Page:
A relatively slow and more subtle dolly zoom was also used in Martin Scorsese's 1990 film Goodfellas in the conversation scene between Henry Hill (Ray Liotta) and James 'Jimmy' Conway (Robert De Niro) set in a diner, with a view of the street forming the background of the shot.

Mathieu Kassovitz's French film, La Haine, on the other hand, features an especially apparent 16 second dolly zoom.[3]

The Lion King, an animated film, simulated a zoom shot in the scene where young Simba realizes the sound in the canyon is a wildebeest stampede. It is not a standard dolly zoom shot, as the "camera" zooms in on Simba, but the background does pull away dramatically, providing a similar effect.

In The Quick and the Dead, a dolly zoom is used to heighten the build-up in a series of pistol duels. For example, the duel between Herod (Gene Hackman) and The Kid (Leonardo DiCaprio) features a quick succession of dolly zooms as the contestants are about to draw their guns.

In The Lord of the Rings: The Fellowship of the Ring, the effect is used without a foreground subject. The purpose of the shot is to emphasize the sense of unreality and fear Frodo feels as the Nazgûl approach, on the road to Bree. The shot is used similarly, with no foreground subject, in The Lord of the Rings: The Return of the King, as Frodo is about to enter the cave of Shelob.

Many of the car reviews on the BBC television program Top Gear use a dolly zoom shot of the front of the car at speed.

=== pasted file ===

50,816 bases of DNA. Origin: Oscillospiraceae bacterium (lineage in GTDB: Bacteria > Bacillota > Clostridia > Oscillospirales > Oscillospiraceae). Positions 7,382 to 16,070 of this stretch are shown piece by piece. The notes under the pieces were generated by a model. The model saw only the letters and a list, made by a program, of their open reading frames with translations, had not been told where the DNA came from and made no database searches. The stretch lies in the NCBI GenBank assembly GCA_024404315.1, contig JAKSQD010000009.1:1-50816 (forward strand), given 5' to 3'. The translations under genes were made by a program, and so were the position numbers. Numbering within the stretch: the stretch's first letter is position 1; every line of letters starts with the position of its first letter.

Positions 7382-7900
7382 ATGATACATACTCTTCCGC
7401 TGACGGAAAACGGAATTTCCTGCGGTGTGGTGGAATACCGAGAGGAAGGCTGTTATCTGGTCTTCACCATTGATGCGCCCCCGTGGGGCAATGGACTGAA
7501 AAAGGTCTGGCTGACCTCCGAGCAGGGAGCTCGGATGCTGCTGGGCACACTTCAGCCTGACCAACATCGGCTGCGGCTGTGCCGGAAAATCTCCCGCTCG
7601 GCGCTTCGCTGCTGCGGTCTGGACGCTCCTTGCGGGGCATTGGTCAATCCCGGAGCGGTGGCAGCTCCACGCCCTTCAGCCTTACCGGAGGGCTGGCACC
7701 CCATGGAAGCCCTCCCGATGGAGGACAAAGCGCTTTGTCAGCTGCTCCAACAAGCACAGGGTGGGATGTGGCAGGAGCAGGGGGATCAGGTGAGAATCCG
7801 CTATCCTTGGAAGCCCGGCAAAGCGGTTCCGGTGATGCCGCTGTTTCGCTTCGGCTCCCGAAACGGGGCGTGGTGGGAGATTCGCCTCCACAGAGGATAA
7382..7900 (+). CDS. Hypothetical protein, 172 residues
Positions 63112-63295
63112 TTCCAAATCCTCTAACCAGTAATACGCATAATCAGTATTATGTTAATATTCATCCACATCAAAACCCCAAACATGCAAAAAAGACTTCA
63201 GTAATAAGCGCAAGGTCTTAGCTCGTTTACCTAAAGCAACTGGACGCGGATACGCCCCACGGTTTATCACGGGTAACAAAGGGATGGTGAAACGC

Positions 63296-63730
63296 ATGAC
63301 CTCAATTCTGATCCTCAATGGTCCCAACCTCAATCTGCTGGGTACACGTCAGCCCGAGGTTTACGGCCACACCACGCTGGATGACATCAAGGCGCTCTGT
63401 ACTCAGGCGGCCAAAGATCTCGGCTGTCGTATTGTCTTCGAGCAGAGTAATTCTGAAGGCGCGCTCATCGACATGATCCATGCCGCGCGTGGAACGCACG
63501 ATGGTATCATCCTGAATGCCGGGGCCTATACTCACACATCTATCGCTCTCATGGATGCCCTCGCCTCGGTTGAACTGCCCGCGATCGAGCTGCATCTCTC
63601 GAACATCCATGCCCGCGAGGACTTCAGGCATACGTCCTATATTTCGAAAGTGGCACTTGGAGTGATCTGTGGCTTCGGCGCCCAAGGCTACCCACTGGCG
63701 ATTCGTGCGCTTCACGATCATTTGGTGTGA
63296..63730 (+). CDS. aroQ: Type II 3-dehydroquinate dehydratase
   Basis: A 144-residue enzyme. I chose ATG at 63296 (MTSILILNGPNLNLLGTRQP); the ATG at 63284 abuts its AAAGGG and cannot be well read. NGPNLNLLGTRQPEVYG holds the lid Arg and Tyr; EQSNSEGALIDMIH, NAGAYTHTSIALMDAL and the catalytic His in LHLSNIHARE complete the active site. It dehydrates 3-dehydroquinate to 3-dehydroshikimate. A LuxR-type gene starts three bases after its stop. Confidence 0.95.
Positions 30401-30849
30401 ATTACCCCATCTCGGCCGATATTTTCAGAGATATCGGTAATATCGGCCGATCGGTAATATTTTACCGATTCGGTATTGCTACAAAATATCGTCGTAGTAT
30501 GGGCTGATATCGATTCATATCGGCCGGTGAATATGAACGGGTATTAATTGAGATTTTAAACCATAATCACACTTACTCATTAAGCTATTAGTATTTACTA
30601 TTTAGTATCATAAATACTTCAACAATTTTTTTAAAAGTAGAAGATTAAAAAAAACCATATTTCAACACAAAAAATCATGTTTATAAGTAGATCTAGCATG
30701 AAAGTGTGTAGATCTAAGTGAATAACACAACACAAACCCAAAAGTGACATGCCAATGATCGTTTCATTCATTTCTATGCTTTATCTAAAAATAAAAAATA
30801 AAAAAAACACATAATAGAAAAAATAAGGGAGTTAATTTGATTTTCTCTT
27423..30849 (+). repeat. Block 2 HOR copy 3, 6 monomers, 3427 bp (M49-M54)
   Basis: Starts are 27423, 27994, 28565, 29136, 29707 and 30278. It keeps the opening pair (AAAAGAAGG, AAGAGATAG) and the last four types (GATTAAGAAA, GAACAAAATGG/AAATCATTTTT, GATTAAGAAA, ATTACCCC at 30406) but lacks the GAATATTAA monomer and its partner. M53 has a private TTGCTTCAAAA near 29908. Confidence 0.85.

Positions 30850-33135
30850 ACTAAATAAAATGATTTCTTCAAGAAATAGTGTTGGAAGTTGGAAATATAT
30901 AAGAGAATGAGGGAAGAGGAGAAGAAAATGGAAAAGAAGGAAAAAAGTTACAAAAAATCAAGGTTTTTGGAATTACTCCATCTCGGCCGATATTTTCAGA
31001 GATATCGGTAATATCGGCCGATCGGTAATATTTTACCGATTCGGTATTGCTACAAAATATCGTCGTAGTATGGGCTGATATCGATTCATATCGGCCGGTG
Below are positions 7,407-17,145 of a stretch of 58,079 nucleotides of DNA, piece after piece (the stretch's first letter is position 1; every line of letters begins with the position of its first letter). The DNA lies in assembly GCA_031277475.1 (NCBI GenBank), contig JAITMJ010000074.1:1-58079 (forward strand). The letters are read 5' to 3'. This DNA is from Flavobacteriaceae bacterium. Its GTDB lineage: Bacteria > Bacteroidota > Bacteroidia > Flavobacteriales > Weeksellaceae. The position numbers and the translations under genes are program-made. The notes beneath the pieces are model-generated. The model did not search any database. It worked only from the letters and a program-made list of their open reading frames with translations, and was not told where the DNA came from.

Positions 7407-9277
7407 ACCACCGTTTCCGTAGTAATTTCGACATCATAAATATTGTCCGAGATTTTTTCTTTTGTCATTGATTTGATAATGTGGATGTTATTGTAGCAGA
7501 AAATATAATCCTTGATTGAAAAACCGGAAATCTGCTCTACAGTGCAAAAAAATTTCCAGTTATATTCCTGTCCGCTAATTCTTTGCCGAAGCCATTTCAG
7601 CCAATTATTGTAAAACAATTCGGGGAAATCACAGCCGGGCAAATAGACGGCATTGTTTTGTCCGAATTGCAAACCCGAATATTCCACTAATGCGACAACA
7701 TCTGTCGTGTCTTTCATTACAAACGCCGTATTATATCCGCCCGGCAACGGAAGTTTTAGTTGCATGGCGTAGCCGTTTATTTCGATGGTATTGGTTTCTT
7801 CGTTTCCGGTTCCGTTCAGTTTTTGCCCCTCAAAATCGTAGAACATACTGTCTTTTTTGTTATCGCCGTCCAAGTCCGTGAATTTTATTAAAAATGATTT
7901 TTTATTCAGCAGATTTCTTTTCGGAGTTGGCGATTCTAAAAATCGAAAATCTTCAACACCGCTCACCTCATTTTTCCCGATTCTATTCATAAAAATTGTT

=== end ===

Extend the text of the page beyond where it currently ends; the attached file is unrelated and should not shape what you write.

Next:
## Optics

For most purposes, we can assume the image space and the object space are in the same medium. Thus, for an object in focus, the distance between the lens and image plane $s_i$, the distance between lens and the object $s_o$, and the focal length $f$ are related by:

${1 \over s_i} + {1 \over s_o} = {1 \over f}$

The transverse magnification $M$ is related by

$M = {s_i \over s_o} = {f \over (s_o-f)}$

The axial magnification $M_{ax}$ of an object at $s_o$ is the rate of change of the lens-image distance $s_i$ as the lens-object distance $s_o$ changes. For an object of finite depth, one can conceive of the average axial magnification as the ratio of the depth of the image and the depth of the object:

$M_{ax} = \left | {d \over d(s_o)} {s_i \over s_o} \right | = \left | {d \over d(s_o)} {f \over (s_o-f)} \right | = \left | {-f \over (s_o-f)^2} \right | = {M^2 \over f}$

One can see that if magnification remains constant, a longer focal length results in a smaller axial magnification, and a smaller focal length a larger axial magnification. That is, when using a longer focal length while moving the camera/lens away from the object to maintain the same magnification M, objects seem shallower, and the axial distances between objects seem shorter. The opposite-- increased axial magnification -- happens with shorter focal lengths while moving the camera/lens towards the object.

### Calculating distances

To achieve the effect the camera needs to be positioned at a certain distance from the object that is supposed to remain still during the dolly zoom. The distance depends on how wide the scene is to be filmed, and on the field of view (FOV) of the camera lens. Before calculating the distances needed at the different fields of view, the constant width of the scene has to be calculated. For example, a FOV of 90° and a distance of two meters yield a constant width of four meters, allowing a four-meter-wide object to remain still inside the frame during the effect.

$\mathrm{distance} = \frac{\mathrm{width}}{2\tan\left(\frac{1}{2}\mathrm{fov}\right)}$